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Found 7 results

  1. Hi. The usual apology if this has already been covered or is in the wrong section. I hope someone can give some clear advice for my wife? Just to save time and before we go any further everything I’m about to say has been said to my wife's senior staff member and managers. Their answer is that it’s your job and if I don’t like it then leave. My question is; what hours are legal to work before and after a sleepover, i.e. back to back? She works in a care home and at least once per week she works 3pm x 10pm then stays overnight to do a sleepover and starts her next shift at 7am x 3pm so this is a total of 24 hours. To complicate things, until recently she was only expected to get out of bed and help in an emergency, i.e. resuscitation or as an escort to the hospital if one of the residents became ill. Since the law changed entitling her to be paid minimum wage for a sleepover her boss now expects her to get up and help as a matter of course because she's getting full pay instead of the £30 she did previously. There are 6 residents and from 10pm there are only two staff plus my wife who is on sleepover. One of the residents needs 1 to 1 care and so this leaves the other staff member to look after the other 5 residents. My wife often helps until midnight and then gets to bed about 12.30am. At 2am the 2nd staff member wakes her up to help her attend the 5 residents needs mainly because it is policy/law to have 2 people in attendance when handling them. She will get back to bed at about 5am and then be back on shift at 7am until 3pm with barely any sleep. Her job entails handing out drugs for which she is paranoid about making mistakes but she is also absolutely shattered during and after work. Senior Management have not officially told her, (verbally or in writing), that she is expected to work during her sleep/rest period but her senior staff member relayed a message from "a manager" that she must. Management have installed installed sensors on the sleepover room and the residents rooms. 1. To prove that the residents are receiving regular checks and that my wife is leaving her room to help out. It lets them record when she left and returned to her room. So in a nutshell she works 3x10pm Does a sleepover 10pmx7am but is expected to get out of bed and work for none emergency reasons. Works another shift 7amx3pm Is this legal? Thanks for your help, Andy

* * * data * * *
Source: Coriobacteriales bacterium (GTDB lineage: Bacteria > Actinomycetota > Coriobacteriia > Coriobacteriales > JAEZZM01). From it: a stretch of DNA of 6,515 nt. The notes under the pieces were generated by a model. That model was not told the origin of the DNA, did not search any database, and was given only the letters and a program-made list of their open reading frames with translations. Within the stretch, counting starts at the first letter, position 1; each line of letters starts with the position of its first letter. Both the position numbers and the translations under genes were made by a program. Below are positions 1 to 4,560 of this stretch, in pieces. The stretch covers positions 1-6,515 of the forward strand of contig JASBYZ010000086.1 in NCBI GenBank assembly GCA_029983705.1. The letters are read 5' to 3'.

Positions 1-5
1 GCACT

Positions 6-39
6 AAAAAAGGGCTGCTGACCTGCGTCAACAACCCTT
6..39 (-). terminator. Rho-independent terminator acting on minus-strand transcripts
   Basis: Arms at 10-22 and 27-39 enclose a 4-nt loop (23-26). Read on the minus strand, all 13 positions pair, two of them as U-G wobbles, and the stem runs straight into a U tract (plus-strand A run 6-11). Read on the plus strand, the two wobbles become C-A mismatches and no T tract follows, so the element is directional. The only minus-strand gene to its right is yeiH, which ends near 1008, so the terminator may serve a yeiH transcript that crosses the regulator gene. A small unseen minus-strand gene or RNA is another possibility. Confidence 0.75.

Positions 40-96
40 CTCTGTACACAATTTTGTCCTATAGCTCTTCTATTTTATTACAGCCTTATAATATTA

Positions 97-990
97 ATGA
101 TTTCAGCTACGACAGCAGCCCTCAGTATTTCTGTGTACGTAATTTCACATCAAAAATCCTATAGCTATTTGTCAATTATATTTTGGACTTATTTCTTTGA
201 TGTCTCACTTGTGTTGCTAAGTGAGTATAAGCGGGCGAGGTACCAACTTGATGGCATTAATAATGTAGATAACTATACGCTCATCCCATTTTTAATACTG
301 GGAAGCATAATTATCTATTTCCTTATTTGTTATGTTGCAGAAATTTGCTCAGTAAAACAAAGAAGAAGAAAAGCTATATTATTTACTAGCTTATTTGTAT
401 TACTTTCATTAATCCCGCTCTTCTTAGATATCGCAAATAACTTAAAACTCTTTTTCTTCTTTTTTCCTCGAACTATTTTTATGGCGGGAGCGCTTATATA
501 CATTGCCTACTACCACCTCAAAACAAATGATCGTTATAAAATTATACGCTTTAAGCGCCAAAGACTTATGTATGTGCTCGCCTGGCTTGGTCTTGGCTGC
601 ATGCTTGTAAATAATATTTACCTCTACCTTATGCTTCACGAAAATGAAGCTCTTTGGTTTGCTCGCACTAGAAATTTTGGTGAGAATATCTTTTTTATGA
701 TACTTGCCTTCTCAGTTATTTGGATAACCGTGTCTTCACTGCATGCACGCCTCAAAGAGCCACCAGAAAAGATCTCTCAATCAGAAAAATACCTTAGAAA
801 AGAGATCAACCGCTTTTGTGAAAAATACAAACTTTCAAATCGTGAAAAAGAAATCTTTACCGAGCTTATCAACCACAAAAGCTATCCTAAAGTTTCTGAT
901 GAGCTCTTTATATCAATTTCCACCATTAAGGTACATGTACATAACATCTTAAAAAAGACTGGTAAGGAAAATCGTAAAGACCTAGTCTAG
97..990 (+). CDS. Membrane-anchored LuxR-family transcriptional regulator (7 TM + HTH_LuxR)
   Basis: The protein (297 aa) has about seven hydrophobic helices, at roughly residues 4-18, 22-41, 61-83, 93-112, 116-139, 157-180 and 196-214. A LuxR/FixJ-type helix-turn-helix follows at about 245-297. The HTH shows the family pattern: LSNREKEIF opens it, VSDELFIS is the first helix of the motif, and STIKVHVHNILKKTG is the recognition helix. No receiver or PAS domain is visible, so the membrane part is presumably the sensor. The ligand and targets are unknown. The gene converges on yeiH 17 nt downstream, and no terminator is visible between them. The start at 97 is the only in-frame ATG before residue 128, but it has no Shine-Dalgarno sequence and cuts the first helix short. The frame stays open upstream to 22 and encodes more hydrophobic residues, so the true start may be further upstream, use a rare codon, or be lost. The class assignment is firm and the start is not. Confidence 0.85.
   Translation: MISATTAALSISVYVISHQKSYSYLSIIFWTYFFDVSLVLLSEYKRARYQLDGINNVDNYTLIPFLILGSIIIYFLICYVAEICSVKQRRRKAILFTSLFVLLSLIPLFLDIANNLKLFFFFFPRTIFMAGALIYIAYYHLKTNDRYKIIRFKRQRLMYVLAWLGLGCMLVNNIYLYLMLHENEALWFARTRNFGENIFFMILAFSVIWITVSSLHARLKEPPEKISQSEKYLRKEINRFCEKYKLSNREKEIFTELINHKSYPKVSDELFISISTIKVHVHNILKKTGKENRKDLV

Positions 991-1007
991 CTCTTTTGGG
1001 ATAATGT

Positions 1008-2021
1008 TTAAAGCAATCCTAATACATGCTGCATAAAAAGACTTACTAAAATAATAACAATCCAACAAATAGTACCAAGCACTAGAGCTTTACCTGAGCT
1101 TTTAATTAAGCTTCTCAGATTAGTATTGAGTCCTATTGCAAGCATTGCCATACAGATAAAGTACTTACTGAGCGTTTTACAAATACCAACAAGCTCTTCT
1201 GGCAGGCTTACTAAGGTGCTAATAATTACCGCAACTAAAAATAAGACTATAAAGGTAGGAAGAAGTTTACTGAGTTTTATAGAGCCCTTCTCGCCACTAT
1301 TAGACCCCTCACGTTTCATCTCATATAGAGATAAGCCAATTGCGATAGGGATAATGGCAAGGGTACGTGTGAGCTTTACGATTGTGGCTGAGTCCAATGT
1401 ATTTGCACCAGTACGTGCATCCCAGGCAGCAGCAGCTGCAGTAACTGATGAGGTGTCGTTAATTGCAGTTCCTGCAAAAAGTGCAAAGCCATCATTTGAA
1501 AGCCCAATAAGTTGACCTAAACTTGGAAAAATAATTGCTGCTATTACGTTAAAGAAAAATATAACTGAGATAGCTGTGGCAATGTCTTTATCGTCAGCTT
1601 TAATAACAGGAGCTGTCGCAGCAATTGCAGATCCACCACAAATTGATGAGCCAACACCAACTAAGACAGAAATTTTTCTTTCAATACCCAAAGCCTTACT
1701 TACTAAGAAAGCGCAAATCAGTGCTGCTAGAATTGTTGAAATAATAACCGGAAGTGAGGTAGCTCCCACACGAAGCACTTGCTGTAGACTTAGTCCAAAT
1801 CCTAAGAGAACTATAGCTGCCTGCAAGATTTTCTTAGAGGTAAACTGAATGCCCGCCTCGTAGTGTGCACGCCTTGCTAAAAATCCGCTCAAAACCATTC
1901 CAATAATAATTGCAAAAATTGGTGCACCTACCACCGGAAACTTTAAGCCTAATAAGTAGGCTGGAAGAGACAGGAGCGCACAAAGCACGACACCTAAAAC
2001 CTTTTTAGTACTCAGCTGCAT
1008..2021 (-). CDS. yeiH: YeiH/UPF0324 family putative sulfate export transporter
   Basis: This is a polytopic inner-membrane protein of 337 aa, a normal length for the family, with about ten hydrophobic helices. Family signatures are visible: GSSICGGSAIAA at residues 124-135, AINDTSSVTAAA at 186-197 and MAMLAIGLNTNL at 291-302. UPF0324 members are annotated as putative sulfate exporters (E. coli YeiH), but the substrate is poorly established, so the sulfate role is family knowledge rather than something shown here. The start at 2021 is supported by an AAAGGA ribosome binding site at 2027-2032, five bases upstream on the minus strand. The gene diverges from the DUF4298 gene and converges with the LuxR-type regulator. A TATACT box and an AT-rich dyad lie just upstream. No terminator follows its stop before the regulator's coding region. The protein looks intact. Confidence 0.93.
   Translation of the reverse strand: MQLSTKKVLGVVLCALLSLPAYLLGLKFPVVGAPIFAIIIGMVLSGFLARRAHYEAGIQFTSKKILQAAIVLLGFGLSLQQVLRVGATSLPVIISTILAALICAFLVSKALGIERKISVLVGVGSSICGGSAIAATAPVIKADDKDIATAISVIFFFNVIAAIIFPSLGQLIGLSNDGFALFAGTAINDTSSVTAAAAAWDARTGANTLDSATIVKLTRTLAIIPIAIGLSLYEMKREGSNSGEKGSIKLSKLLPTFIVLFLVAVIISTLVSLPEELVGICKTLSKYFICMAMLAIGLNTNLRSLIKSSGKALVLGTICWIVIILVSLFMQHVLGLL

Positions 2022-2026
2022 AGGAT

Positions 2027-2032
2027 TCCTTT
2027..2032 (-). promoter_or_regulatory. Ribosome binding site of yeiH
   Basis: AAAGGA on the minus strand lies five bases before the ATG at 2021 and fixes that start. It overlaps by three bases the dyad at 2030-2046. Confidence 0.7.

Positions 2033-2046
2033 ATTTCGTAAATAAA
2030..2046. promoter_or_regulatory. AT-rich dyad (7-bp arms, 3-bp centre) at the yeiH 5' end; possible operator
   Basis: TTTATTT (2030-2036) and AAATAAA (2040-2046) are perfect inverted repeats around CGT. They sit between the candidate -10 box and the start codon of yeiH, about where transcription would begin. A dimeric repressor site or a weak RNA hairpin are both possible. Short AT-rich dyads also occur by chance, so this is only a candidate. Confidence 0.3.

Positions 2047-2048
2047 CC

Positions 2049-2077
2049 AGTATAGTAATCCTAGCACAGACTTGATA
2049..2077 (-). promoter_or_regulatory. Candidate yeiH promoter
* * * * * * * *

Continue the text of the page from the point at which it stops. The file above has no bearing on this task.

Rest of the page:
2. There is a tree on the side of a path runs past my house that is overgrown to the point it is coming into contact with the side of my house, the roof and is also hitting the windows of my property. I have contacted the council about this previously in 2011 when it was dealt with by way of a crown reduction, however 4 years later and its bigger than so i again reported it last summer and was advised that it would be cut back in 6/8 weeks. However 16 months have passed since my local borough council made that promise and despite several calls and emails nothing has been done about it and today i received an email from my local county council telling me that they were going to do nothing more about it. Would appreciate any advice, if there is anything i've left out that i should have included please let me know and i'll update. Thanks